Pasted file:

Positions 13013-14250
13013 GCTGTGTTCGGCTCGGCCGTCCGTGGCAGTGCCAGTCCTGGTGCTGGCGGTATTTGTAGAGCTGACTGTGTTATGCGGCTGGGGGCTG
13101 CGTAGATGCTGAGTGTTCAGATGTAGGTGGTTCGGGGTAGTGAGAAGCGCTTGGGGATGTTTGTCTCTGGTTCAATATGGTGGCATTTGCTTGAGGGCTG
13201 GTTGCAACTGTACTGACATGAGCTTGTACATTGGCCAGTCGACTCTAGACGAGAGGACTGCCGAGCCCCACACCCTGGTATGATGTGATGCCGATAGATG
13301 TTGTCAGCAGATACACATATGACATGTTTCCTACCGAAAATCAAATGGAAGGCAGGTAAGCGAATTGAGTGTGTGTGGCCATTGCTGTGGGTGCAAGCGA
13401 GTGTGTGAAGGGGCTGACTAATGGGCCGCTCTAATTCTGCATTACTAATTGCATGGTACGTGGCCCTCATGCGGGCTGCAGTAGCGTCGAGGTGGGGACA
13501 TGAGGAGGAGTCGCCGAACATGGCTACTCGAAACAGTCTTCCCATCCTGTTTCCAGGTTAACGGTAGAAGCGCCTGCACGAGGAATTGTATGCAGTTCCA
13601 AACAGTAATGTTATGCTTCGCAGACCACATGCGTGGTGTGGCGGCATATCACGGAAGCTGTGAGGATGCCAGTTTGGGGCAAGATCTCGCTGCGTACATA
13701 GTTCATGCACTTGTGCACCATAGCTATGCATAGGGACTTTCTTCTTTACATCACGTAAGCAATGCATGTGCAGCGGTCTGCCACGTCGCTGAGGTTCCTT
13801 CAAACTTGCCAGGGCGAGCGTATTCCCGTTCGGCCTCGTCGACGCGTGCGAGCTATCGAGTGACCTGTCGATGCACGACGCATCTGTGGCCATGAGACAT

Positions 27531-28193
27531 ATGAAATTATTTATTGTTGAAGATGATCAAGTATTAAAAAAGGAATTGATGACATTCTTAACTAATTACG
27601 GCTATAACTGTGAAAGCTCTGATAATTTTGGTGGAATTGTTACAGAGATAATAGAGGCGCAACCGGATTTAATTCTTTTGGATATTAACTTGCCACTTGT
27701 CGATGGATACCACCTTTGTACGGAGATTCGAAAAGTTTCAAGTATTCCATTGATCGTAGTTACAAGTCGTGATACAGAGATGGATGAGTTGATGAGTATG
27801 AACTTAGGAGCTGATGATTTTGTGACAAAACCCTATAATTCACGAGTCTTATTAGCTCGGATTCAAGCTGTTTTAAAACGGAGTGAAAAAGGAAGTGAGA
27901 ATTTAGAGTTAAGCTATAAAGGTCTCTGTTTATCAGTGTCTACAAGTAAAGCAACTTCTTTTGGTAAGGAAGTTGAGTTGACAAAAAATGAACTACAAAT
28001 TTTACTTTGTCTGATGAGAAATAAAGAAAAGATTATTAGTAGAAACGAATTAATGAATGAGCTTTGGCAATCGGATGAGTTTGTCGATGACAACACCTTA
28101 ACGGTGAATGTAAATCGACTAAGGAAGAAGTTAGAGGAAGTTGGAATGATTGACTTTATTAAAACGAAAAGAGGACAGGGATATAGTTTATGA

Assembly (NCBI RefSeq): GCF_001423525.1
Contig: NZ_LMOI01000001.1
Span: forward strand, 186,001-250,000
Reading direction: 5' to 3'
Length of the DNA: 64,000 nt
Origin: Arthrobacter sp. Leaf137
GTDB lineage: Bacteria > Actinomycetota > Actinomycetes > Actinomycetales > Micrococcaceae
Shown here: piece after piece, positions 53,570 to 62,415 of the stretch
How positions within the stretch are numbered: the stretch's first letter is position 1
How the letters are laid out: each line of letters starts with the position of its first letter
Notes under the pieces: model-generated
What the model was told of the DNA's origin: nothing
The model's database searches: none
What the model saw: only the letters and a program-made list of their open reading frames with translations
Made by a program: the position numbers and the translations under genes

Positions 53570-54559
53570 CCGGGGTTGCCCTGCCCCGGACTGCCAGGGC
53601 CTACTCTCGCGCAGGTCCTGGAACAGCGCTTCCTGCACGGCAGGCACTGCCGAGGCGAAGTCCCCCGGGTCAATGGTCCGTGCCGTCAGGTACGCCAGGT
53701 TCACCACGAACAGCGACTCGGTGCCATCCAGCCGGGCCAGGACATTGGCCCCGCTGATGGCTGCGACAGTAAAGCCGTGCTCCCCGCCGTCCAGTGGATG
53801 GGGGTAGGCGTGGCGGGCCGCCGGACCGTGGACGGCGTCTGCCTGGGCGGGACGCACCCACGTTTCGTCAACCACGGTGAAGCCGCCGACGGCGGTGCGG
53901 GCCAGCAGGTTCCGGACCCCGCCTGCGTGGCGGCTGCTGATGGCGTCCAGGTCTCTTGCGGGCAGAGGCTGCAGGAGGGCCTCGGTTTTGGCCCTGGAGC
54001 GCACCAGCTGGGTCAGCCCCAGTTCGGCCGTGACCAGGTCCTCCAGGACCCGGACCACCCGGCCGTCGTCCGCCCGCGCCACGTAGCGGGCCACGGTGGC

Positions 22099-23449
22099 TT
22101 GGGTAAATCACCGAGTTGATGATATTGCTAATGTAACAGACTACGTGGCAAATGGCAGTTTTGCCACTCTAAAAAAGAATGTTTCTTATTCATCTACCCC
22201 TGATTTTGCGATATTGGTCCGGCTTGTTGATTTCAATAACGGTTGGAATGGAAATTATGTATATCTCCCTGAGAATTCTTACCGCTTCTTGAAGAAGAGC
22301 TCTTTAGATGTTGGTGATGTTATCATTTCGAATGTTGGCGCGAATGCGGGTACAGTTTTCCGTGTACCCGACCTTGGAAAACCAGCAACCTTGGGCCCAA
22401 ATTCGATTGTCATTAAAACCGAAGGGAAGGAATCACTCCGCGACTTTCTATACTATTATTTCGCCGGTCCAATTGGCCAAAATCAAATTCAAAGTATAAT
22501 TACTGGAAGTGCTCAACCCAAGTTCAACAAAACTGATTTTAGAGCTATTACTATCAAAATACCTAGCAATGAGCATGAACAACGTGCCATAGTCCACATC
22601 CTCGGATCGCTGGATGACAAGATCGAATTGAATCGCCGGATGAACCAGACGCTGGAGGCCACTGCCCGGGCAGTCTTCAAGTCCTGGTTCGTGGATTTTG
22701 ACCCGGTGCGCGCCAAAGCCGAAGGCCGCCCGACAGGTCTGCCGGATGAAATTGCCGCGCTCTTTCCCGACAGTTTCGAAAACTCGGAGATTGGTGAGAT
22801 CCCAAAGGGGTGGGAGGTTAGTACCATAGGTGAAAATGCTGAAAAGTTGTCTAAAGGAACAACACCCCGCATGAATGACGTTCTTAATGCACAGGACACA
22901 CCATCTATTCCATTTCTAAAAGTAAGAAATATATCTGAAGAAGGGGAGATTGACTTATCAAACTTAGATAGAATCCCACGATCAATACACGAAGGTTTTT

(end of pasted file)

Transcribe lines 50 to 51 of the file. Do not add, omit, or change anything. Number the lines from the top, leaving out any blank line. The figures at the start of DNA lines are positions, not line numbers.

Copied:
22801 CCCAAAGGGGTGGGAGGTTAGTACCATAGGTGAAAATGCTGAAAAGTTGTCTAAAGGAACAACACCCCGCATGAATGACGTTCTTAATGCACAGGACACA
22901 CCATCTATTCCATTTCTAAAAGTAAGAAATATATCTGAAGAAGGGGAGATTGACTTATCAAACTTAGATAGAATCCCACGATCAATACACGAAGGTTTTT